The Wisconsin court of appeals clarified in Beck v. BidRX, LLC the requisite elements to proving a fraudulent transfer claim under Wis. Stat. Ch. 242. App. No. 2017AP2043 (Ct. App. Aug. 15, 2018). The court reversed the circuit court’s ruling that a fraudulent transfer occurred because there was no evidence that the transfers were for an antecedent debt.
The Becks were awarded $108,235 in a default judgment against BidRX, LLC (“BidRX”) for an unpaid promissory note. The Becks filed a nonearnings garnishment action against BidRX as the debtor and Fiscal Intermediary Third Party Funds Services, LLC (“Fiscal”) as garnishee. The Becks alleged in the garnishment action that BidRX fraudulently transferred funds to Fiscal. In addition to pointing to bank records allegedly showing a number of transfers between BidRX and Fiscal, the Becks argued that Fiscal was an “insider,” in part, because the entity had been formed by an attorney working for BidRX. The circuit court held that BidRX made fraudulent transfers to Fiscal under Wis. Stat. § 245.05(2). Additionally, the circuit court imposed a judgment of $2,073.77 against BidRX. The court of appeal reversed.
The court of appeals stated that a plaintiff must prove the following elements to establish a fraudulent transfer claim:
- The creditor’s claim arose before the transfer,
- The transfer was made to an insider for an antecedent debt,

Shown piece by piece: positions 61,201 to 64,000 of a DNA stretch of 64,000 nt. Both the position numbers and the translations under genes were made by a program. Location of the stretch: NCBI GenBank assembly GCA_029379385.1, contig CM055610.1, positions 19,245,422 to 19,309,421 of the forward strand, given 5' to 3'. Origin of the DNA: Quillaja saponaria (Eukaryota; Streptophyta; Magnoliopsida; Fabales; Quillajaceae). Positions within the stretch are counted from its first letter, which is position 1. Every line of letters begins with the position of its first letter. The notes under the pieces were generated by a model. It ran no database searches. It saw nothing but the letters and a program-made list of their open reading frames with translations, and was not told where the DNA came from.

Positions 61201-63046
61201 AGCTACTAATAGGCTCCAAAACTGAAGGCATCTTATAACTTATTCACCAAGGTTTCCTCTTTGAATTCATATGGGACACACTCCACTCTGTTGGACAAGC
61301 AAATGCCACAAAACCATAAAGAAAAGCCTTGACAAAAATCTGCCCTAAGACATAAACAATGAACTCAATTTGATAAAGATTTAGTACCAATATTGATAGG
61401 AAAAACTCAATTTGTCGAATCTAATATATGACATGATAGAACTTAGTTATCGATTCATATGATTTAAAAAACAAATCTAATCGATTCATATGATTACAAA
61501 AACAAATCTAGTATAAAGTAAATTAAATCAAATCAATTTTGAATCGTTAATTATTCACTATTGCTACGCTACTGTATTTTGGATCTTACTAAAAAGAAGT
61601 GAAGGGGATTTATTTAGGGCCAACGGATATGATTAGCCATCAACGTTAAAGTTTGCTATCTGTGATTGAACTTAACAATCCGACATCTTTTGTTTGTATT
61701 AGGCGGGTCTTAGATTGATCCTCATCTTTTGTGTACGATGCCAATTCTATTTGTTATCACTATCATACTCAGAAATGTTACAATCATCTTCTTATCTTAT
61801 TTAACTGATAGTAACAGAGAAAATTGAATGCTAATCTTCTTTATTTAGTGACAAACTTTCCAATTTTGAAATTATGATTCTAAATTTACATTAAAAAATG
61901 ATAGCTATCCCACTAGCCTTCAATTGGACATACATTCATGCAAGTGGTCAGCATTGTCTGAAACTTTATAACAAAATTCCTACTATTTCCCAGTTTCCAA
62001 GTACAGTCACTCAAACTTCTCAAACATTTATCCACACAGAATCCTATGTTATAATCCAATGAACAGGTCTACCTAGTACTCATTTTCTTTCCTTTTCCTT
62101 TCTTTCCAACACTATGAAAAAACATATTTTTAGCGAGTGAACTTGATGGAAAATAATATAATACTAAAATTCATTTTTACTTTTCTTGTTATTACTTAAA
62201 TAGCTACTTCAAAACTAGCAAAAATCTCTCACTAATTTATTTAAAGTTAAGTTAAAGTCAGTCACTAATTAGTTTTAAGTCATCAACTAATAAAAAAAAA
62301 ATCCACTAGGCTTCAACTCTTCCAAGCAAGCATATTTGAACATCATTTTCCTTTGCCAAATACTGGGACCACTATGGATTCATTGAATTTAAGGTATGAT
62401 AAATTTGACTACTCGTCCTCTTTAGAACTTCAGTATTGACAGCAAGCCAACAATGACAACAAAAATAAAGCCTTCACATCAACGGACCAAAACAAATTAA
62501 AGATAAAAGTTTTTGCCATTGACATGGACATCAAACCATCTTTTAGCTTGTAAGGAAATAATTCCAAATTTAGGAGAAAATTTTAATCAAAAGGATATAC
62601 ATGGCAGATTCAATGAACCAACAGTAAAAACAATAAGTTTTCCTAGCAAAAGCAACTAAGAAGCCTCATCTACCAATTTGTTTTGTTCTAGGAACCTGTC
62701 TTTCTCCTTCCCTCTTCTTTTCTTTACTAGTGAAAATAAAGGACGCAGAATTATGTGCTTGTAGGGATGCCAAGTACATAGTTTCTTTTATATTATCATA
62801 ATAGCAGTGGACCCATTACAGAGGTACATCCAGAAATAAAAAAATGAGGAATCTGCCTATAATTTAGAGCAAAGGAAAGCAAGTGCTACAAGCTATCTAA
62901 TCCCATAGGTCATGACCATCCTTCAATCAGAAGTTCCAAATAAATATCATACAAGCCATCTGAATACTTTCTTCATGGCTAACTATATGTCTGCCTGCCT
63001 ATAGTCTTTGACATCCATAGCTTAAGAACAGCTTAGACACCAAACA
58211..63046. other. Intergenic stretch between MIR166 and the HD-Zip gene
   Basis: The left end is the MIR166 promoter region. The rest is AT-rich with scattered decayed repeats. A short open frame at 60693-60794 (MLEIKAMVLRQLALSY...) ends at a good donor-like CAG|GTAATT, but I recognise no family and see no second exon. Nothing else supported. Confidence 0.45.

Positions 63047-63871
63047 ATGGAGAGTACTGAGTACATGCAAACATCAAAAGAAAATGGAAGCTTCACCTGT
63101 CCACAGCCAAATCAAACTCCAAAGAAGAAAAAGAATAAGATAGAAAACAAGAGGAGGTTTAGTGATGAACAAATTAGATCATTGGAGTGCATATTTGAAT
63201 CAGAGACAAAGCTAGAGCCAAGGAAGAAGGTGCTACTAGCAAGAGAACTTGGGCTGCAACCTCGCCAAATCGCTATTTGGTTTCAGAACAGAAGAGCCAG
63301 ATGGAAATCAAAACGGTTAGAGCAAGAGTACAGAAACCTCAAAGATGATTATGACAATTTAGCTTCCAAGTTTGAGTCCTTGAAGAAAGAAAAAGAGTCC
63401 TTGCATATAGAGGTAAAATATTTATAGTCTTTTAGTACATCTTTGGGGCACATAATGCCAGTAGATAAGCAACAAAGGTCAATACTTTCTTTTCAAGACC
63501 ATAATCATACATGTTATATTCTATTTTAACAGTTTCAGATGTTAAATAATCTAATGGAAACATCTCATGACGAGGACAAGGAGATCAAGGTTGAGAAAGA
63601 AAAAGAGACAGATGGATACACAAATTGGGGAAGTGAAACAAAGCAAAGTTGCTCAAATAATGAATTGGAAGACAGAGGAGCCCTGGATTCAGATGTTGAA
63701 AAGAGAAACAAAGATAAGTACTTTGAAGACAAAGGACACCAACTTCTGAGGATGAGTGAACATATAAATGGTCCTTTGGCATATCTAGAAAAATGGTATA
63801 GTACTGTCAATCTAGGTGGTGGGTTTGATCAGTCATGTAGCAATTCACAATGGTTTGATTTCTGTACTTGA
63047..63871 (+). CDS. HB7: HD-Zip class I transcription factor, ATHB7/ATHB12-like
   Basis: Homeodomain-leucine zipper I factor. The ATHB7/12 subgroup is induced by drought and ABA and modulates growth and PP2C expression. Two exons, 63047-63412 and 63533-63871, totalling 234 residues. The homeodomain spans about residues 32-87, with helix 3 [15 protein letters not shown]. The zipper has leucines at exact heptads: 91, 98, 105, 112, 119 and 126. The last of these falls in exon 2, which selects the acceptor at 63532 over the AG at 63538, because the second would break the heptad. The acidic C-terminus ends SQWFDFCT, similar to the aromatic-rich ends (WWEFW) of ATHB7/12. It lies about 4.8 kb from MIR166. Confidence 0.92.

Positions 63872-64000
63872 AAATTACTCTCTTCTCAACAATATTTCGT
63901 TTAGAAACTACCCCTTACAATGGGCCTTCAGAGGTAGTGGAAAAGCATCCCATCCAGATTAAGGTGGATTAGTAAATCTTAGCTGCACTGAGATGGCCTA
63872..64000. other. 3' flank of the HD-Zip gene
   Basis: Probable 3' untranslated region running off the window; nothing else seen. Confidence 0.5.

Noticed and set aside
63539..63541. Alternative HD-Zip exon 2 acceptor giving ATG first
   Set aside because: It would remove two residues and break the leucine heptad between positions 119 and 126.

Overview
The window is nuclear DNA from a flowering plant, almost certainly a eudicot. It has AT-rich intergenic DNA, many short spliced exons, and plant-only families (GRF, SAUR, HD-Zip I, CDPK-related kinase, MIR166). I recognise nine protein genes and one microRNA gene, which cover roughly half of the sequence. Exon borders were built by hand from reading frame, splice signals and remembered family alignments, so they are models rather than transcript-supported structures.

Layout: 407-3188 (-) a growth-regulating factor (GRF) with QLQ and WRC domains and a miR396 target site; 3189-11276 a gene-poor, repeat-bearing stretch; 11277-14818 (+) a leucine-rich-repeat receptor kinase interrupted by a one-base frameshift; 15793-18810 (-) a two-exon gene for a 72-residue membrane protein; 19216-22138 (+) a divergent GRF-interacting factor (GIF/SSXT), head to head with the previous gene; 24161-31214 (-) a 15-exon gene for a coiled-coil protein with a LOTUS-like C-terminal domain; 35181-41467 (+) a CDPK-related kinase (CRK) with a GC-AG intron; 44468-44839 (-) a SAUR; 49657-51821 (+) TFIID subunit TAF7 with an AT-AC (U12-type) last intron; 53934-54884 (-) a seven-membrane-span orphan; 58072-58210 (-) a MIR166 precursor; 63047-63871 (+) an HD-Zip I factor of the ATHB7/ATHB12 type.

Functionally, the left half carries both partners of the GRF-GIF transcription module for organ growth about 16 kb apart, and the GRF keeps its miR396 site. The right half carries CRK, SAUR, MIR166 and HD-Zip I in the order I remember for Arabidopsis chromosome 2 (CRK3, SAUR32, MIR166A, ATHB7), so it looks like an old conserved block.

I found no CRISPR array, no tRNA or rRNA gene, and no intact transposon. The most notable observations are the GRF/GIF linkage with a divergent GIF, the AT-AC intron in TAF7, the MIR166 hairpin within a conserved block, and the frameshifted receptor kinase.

- The debtor was insolvent when the transfer was made, and
- The insider-transferee had reasonable cause to believe the debtor was insolvent.
The only evidence the Becks submitted was over 300 pages of bank records showing transfers between BidRX to Fiscal. The court held that the Becks failed to prove element number two, and that no evidence was offered to show “why any transfer was made and for what debt.” ¶ 16. “The fact of a transfer to an insider is not enough; it is the preferential payment of prior debts to insiders to which the statute is addressed.” Id. The court rejected the Becks’ argument that Wis. Stat. 242.05(2) assumes the existence of an antecedent debt as the reason for the conveyance.
The court of appeals further held that the circuit court did not have the authority to order a judgment against BidRX because BidRX was the debtor, and not the garnishee, in this garnishment action. The purpose of a garnishment action is to recover debtor’s property held by third parties that is owed to a creditor; nothing in the garnishment statutes permits a court to issue a money judgment against non-garnishees.
Beck v. BidRX, LLC is the first Wisconsin case to definitively set out the elements for a fraudulent transfer claim under Wis. Stat. 242.05(2), and follows other courts across the nation in construing the elements in accordance with the Uniform Fraudulent Transfers Act. Additionally, this case establishes that circuit courts may not impose money judgments against debtors in garnishment actions.